Colonization resistance to enteric pathogens is one of the primary beneficial functions of the gut microbiota. Several mechanisms likely contribute to this phenomenon: restriction of nutrients, direct growth inhibition, and stimulation of the host’s defenses. Focusing on the enteric pathogen S. Typhimurium infecting mice, we are attempting to identify molecules and bacterial species that are responsible for protection. We isolated a consortium of anaerobic, spore-forming bacteria, mostly Clostridiales, from the mouse gut, which are capable of providing significant protection. We found that this was independent of major host immune pathways (MyD88/TRIF, IL-22 and RAG1). This suggests a direct mechanism of pathogen inhibition by these symbionts. We are currently isolating smaller groups and single strains from this consortium and determining their growth substrate preferences. Whole-genome sequencing and comparison of the protective strains should allow us to identify genes and pathways that are key to their function. In a separate but complementary approach, we are using in vitro screening to purify and identify molecules that are produced (or depleted) by the gut microbiota and that can affect S. Typhimurium growth. This unbiased, bioassay-guided fractionation approach has allowed us to partially purify a factor that is found in SPF mouse cecum and is bacteriostatic to S. Typhimurium in vitro. In the future this approach will be applied to other relevant pathogens.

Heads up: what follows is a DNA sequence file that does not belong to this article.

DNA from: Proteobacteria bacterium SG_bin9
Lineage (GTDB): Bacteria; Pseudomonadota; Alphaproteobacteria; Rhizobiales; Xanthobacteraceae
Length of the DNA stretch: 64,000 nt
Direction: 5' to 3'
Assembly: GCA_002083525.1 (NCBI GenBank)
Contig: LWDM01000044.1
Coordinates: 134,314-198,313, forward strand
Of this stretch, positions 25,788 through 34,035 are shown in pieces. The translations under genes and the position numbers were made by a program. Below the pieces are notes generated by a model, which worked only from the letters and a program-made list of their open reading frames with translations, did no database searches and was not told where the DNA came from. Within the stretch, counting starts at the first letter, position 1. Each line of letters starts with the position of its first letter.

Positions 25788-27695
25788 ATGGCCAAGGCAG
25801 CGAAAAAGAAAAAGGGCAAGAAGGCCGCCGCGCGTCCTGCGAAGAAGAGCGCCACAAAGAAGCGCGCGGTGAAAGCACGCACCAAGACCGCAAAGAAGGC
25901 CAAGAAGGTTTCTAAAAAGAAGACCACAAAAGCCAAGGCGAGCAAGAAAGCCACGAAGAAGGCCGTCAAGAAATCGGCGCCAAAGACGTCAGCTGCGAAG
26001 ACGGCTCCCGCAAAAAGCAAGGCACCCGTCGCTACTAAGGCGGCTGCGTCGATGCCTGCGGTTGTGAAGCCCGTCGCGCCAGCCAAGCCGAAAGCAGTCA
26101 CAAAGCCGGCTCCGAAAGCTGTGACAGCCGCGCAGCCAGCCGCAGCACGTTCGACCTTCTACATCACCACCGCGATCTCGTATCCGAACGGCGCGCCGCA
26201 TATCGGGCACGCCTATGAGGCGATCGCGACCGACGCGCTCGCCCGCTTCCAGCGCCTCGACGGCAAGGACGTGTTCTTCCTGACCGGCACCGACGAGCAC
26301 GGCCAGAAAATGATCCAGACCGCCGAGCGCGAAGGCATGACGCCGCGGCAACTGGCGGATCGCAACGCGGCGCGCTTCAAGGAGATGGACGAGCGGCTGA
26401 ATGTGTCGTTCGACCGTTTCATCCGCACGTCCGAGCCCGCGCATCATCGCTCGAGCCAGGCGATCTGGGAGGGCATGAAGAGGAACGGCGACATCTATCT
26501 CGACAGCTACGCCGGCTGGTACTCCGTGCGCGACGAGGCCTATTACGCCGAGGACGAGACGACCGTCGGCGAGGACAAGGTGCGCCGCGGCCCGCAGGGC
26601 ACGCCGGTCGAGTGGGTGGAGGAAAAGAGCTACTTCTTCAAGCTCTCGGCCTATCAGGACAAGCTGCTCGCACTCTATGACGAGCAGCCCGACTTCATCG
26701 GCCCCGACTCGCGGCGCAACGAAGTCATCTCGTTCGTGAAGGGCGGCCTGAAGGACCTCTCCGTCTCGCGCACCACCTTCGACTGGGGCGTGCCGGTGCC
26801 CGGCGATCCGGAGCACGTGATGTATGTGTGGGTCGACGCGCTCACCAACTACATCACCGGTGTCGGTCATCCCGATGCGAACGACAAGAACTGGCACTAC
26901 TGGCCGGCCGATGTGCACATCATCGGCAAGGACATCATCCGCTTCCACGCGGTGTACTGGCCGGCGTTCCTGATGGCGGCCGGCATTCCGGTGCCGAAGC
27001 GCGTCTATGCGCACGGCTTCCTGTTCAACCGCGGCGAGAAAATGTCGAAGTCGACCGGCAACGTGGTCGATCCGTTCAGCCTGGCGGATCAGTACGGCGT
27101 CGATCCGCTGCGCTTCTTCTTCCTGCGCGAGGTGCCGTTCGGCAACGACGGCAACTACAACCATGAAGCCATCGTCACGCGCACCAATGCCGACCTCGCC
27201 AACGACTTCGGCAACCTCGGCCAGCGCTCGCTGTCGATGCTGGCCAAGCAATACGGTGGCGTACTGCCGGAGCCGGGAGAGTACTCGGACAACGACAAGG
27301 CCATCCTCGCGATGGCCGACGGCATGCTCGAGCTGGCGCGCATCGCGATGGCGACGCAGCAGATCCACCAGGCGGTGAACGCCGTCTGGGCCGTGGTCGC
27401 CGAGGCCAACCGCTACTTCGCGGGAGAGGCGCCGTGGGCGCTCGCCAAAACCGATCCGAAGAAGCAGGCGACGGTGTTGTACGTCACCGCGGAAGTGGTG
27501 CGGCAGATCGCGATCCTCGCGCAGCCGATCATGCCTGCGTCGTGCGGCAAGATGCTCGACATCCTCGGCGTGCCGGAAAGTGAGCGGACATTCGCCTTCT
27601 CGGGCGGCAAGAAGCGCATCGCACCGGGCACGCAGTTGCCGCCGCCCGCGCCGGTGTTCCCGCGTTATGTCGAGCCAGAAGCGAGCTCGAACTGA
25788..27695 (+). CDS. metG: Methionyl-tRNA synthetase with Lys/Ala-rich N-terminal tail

Sponsored by the Host Microbiome Initiative